Imagine you’re her, cooking all day. When we think about cooking we think about it with a contemporary lens: If it gets too hot you can open a door, if it gets too smoky you can open a window or turn on a fan. But in this case, you’re in a basement, it’s hot, burning yourself because you’re working with fire in a hearth-style situation. It was a lot more dangerous and exhausting. You have to be up early to make bread. You can’t just go to the store. You could go to Lexington Market back in the day, but that cuts into your day and if you’re cooking breakfast, lunch, supper, and dinner, that’s a lot of work for one person. You’re making all of these meals, doing all these dishes, and are too exhausted to make a meal for yourself.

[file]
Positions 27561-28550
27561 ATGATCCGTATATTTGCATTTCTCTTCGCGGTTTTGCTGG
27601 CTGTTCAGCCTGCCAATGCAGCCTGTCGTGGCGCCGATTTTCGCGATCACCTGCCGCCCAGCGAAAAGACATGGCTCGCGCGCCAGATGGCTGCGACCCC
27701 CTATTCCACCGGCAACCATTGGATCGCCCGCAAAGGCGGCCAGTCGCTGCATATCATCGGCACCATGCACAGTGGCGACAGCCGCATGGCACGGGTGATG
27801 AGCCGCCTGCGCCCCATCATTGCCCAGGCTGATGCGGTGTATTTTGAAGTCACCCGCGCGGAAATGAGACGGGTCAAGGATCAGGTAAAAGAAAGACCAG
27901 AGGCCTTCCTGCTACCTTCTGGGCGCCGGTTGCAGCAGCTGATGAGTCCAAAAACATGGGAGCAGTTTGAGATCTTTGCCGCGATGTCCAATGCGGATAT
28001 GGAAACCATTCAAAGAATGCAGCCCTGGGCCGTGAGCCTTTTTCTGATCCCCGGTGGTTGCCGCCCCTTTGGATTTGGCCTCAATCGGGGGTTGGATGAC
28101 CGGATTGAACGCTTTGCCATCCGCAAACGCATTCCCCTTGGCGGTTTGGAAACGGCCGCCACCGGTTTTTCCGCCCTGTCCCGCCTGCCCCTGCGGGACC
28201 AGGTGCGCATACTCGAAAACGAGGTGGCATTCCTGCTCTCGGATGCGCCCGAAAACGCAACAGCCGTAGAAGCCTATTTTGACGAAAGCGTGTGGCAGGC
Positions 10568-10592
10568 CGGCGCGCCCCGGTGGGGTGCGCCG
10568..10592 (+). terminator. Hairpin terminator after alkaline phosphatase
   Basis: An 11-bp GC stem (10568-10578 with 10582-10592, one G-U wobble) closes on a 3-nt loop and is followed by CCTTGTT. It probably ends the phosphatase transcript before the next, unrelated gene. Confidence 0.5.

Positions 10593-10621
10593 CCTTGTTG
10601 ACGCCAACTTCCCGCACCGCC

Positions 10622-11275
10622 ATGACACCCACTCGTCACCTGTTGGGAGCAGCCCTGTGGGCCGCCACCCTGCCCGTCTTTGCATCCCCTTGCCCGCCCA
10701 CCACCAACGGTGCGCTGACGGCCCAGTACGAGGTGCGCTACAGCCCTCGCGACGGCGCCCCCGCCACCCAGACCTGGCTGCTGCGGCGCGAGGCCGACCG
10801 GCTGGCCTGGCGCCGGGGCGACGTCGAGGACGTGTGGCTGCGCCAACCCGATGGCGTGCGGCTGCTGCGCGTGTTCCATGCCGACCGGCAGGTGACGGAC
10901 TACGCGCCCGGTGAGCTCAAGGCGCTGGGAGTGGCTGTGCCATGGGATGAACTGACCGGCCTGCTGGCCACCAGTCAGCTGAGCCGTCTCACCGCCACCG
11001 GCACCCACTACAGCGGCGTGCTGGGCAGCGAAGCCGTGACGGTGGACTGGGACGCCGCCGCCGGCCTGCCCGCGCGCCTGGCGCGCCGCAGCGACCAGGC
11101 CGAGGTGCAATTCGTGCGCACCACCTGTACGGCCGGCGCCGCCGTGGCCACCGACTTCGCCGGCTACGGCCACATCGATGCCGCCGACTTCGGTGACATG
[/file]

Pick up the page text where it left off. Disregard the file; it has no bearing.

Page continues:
She cooked with so much love and care for this entire family and their friends at their frequent dinner parties. It made me realize I didn’t know her. It made me think of all of the other enslaved people who didn’t get to have a narrative of their own. It made me wonder if she ever fell in love, it made me wonder what her favorite color was. It made me wonder all of these things that I would never know because to someone else she was property and not important enough to be recorded in that way. She had her own personal identity separate from her enslavement. 

With the realization that you can’t get to know Sybby Grant, what is one thing her memory has taught you?